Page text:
NEW YORK -- This week's three-game series between New York and Cincinnati will be about the enticing battles between Reds first baseman Joey Votto, the most scholarly hitter in the game, and Mets pitchers Noah Syndergaard, who regularly throws 99 mph fastballs, and Jacob deGrom, who is authoring perhaps the most dominant hard-luck season of all time.
But for a little while Monday afternoon, Matt Harvey will ensure, one more time, that it's all about him at Citi Field.
Harvey will make his return to the city and the stadium he once owned on Monday, when the Reds visit the Mets for the series opener.
Syndergaard (6-2, 2.98 ERA) is scheduled to oppose Cincinnati's Homer Bailey (1-8, 5.87 ERA) in a duel of right-handers.
Harvey, who allowed five runs in four innings and took the loss as the Reds fell 6-2 to the Nationals on Saturday, isn't scheduled to pitch during the series.
But for better or for worse, the one-time Mets ace is still a newsmaker in the Big Apple, where he was the city's most eligible bachelor and fastest-rising sports star between 2012 and 2015, during which he was 25-18 with a 2.53 ERA while helping New York to the National League pennant in 2015.
Those days are long gone for Harvey, who battled several injuries and self-created off-field drama while going 9-19 with a 5.93 ERA from the start of 2016 until he was designated for assignment by the Mets on May 4. The Reds acquired him four days later in exchange for Devin Mesoraco, who has shared time at catcher for New York since the trade.
But Harvey still carries himself like the ace who dictates how business is conducted around him. Harvey, who had a contentious relationship with the local media during his final few seasons in New York, elected to hold his return press conference in the Reds' dugout on Monday at the same time that Mets manager Mickey Callaway holds his pregame press conference.
Harvey has been throwing harder -- he was recently clocked at 98 mph -- and been better for the Reds (5-5 with a 4.79 ERA in 15 starts), though rebuilding Cincinnati could not find a deal for him before the July 31 trade deadline. He can still be traded this month if he clears waivers.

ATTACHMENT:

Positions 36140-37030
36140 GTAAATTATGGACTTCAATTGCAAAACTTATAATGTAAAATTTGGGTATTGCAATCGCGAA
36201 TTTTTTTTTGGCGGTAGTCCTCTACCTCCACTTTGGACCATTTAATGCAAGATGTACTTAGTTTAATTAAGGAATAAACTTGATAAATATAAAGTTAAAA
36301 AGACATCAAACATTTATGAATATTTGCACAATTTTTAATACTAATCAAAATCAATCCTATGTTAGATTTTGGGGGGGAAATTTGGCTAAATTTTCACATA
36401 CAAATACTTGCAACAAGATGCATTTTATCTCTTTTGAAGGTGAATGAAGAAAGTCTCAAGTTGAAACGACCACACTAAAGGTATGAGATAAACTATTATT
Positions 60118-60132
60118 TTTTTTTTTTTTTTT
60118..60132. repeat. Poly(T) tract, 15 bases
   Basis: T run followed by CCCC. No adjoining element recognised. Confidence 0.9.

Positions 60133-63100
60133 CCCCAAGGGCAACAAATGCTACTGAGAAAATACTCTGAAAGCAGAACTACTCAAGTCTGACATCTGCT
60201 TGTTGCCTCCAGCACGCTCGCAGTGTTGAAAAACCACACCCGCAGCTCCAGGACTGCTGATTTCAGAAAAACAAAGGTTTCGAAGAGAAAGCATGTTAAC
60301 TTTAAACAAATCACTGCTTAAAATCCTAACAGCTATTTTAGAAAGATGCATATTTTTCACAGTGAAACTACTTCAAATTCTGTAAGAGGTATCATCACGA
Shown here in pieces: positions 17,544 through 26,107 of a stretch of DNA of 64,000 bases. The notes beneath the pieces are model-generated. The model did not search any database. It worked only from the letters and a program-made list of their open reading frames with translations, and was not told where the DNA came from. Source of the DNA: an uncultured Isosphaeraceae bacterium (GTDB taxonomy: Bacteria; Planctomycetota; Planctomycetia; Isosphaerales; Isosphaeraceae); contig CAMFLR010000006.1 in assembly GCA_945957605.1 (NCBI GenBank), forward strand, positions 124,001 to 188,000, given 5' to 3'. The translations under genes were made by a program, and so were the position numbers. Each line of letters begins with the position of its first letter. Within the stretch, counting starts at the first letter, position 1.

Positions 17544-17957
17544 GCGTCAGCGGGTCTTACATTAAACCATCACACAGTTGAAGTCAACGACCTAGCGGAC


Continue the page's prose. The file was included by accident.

On Saturday, Harvey said he was frustrated with his inconsistent performance but pleased to finally feel healthy. Harvey, who underwent Tommy John surgery in 2013, had surgery to correct thoracic outlet syndrome in 2016 and missed almost two months last year with a shoulder injury.
"It's been an up-and-down roller coaster, but I'm healthy," Harvey told reporters. "That's the biggest thing, I think. It's been a long time since I've been healthy."
Syndergaard and Bailey are both rounding into form after their seasons were interrupted by health issues. Syndergaard returned from his second stint on the disabled list last Wednesday, when he took the loss after allowing three runs in seven innings as the Mets fell to the Nationals, 5-3.
It was only the third start since May 26 for Syndergaard, who missed seven weeks because of a strained tendon in his right index finger and was then sidelined again after two starts for hand, foot and mouth disease. Callaway said Sunday that he expected Syndergaard to be able to handle a regular workload Monday.
"He should be pretty much normal," Callaway said. "I'd be comfortable sending him out there for 110 pitches."
Bailey will make his third start since returning from a nearly two-month stint on the disabled list with right knee inflammation. He took a complete game loss last Tuesday after giving up two runs in eight innings as the Reds fell to the Detroit Tigers, 2-1.
Syndergaard is 3-0 with a 1.98 ERA in four starts against the Reds.
Bailey is 1-5 with a 7.22 ERA in seven starts against the Mets. It is his highest ERA against any team he has opposed more than two times.